Medicare is going to start negotiating the prices of drugs that it pays for, which could lower costs for seniors and the government. The changes are part of a big bill that includes money for health care and clean energy. House Democrats passed the bill on August 16. So what does this all mean?
If you want to learn more about how the Inflation Reduction Act will affect drug prices, then we’ve got just the thing for you. Here’s a brief breakdown of the bill that will affect drug prices.
What is the Inflation Reduction Act?
The Inflation Reduction Act of 2022 is a bill that was signed into law by President Joe Biden on August 16th. The bill includes large investments in making health care and prescription drugs more affordable, fighting climate change, and taxing wealthy corporations. This is a major accomplishment for Democrats who have been struggling to pass Biden’s ambitious social and climate policies.
How Does the Inflation Reduction Act Affect Medicare?
The Inflation Reduction Act will help to reduce the cost of prescription drugs for Medicare recipients by allowing Medicare to negotiate the price of certain drugs. This will help to bring down the amount that beneficiaries will have to pay for their medications. There will be a $2,000 cap on annual out-of-pocket prescription drug costs for Medicare recipients starting in 2025.
The Inflation Reduction Act gives Medicare the power to negotiate drug prices for the first time in history. This is a big win for Medicare, as it will be able to get better prices for drugs. However, this new responsibility comes with a significant learning curve. Medicare will need to hire people who know more about the drug industry in order to be successful.
The Department of Health and Human Services is allowed to negotiate prices for some of the most expensive drugs covered under Medicare Part B and Medicare Part D. Part B covers drugs that are administered by healthcare providers, while Part D covers drugs that are filled at retail pharmacies.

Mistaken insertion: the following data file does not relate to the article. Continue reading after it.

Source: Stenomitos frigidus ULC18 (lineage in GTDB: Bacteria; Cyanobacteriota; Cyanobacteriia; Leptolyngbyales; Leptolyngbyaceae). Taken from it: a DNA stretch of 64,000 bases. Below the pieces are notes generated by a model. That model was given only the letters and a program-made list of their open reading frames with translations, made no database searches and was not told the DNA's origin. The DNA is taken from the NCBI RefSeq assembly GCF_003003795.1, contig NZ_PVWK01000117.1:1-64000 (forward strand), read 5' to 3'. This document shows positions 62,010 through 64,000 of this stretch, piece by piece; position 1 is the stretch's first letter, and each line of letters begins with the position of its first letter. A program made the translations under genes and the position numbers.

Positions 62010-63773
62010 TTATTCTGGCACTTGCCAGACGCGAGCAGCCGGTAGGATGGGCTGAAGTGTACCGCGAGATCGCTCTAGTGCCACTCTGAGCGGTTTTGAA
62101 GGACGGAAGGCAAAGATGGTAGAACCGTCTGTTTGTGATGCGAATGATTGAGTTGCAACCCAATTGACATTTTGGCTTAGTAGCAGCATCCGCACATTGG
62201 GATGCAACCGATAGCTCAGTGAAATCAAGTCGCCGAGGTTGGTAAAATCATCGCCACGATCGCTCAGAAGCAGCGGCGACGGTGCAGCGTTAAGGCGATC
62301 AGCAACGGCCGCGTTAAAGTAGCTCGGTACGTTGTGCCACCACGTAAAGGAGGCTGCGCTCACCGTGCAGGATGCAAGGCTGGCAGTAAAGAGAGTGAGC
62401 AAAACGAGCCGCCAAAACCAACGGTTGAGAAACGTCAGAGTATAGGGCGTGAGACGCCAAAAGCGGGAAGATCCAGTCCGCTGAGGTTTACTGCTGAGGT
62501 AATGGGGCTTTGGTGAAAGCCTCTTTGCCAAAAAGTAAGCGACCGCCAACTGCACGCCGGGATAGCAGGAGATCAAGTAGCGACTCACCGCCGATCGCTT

What Does This All Mean?
Between the out-of-pocket costs being capped and the guaranteed access or pricing for some drugs, the legislation will have an immediate impact. However, the longer term negotiation process, which is set to take effect in 2026 for 10 drugs and increase annually to reach 60 drugs, still needs to be refined.
The number of people who will benefit from the new drug price negotiations will largely depend on which drugs the HHS secretary chooses to target. According to the Congressional Budget Office, over 63 million Americans are insured through Medicare, and about 49 million are enrolled in Medicare Part D. Part D was originally estimated to cost $1.6 trillion over the next decade, but the Inflation Reduction Act is projected to save taxpayers an estimated $102 billion through 2031.
We hope this article proves to be useful when it comes to furthering your understanding of how the Inflation Reduction Act will affect Medicare. As you can see, the bill will have a positive impact on Medicare. With that being said, only time will tell whether or not this will be enough to help millions of people cover drug costs.
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Joanne Giardini-Russell is a Medicare Nerd & the owner of Giardini Medicare, helping people throughout Metro Detroit and the country transition to Medicare successfully. Contact Joanne at email@example.com or by calling 248-871-7756.